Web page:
Do BRDF effects dominate seasonal changes in tower-based remote sensing imagery?

Friday, 19 December 2014
Jyoteshwar R Nagol1, Douglas C Morton2, Jeremy Rubio3, Bruce D Cook2 and Khaldoun Rishmawi4, (1)University of Maryland College Park, College Park, MD, United States, (2)NASA Goddard Space Flight Center, Greenbelt, MD, United States, (3)Centre d'Etudes Spatiales de la Biosphere, Toulouse Cedex 9, France, (4)University of Maryland College Park, Geographical Sciences, College Park, MD, United States
In situ remote sensing complements data from airborne and space-based sensors, in particular for intensive study sites where optical imagery can be paired with detailed ground and tower measurements. The characteristics of tower-mounted imaging systems are quite different from the nadir viewing geometry of other remote sensing platforms. In particular, tower-mounted systems are quite sensitive to artifacts of seasonal and diurnal sun angle variations. Most systems are oriented in a fixed north or south direction (depending on latitude), placing them in the principal plane at solar noon. The strength of the BRDF (Bidirectional Reflectance Distribution Function) effect is strongest for images acquired at that time. Phenological metrics derived from tower based oblique angle imaging systems are particularly prone to BRDF effects, as shadowing within and between tree crowns varies seasonally. For sites in the northern hemisphere, the fraction of sunlit and shaded vegetation declines following the June solstice to leaf senescence in September.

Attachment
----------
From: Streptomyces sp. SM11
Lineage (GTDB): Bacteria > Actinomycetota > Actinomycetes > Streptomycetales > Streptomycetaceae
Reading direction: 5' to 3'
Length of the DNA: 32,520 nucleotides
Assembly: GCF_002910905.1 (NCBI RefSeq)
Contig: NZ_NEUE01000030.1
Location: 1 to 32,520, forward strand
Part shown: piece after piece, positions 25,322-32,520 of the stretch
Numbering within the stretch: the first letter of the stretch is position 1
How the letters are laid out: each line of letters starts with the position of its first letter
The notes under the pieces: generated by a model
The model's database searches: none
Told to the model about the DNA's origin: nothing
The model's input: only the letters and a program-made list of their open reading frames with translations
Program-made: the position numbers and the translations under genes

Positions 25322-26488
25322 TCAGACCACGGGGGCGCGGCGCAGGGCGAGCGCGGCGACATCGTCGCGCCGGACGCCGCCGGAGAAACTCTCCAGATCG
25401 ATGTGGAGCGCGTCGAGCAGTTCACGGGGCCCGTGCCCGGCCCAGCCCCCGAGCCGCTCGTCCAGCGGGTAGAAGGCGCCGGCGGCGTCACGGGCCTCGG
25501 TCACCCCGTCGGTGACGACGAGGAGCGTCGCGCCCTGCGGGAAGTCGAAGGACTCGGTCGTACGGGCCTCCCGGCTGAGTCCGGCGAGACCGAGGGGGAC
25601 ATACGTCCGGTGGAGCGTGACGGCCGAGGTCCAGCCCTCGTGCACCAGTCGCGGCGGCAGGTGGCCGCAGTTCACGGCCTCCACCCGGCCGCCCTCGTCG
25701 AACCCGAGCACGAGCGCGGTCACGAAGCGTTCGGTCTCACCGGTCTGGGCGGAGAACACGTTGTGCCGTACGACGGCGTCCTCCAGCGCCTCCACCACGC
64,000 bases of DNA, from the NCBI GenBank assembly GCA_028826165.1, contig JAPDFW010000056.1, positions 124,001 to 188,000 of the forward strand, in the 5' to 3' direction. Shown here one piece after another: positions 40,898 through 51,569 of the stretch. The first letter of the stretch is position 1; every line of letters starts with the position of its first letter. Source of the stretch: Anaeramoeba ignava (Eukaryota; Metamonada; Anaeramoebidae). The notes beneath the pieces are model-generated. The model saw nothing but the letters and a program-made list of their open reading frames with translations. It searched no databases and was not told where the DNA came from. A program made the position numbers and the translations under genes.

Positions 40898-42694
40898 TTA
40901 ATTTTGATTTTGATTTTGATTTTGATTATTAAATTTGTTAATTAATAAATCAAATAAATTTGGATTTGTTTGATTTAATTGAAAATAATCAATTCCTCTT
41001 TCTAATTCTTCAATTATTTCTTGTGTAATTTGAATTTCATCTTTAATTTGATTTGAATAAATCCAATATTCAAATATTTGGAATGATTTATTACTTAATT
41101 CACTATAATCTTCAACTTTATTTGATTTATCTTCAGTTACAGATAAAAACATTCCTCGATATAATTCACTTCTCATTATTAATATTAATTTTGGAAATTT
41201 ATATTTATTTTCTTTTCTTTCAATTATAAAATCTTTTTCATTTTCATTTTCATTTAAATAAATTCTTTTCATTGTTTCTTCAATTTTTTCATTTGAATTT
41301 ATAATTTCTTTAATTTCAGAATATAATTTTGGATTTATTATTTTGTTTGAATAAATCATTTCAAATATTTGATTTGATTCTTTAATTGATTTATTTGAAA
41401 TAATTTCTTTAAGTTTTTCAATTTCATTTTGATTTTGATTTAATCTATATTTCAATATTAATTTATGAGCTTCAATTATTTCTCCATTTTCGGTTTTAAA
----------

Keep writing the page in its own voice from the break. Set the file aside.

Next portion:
Correcting tower-based remote sensing imagery for artifacts of BRDF is critical to isolate real changes in canopy phenology and reflectance. Here, we used airborne lidar data from NASA Goddard’s Lidar, Hyperspectral, and Thermal Airborne Imager (G-LiHT) to develop a 3D forest scene for Harvard Forest in the Discrete Anisotrophic Radiative Transfer (DART) model. Our objective was to model the contribution of changes in shadowing and illumination to observations of changes in greenness from the Phenocam image time series at the Harvard Forest site.  Diurnal variability in canopy greenness from the Phenocam time series provides an independent evaluation of BRDF effects from changes in illumination and sun-sensor geometries.

The overall goal of this work is to develop a look-up table solution to correct major components of BRDF for tower-mounted imaging systems such as Phenocam, based on characteristics of the forest structure (forest height, canopy rugosity, fractional cover, and composition) and viewing geometry of the sensor. Given the sensitivity of tower-based systems to BRDF effects, efforts to correct artifacts of BRDF in phenology time series is critical to isolate seasonal changes in vegetation reflectance.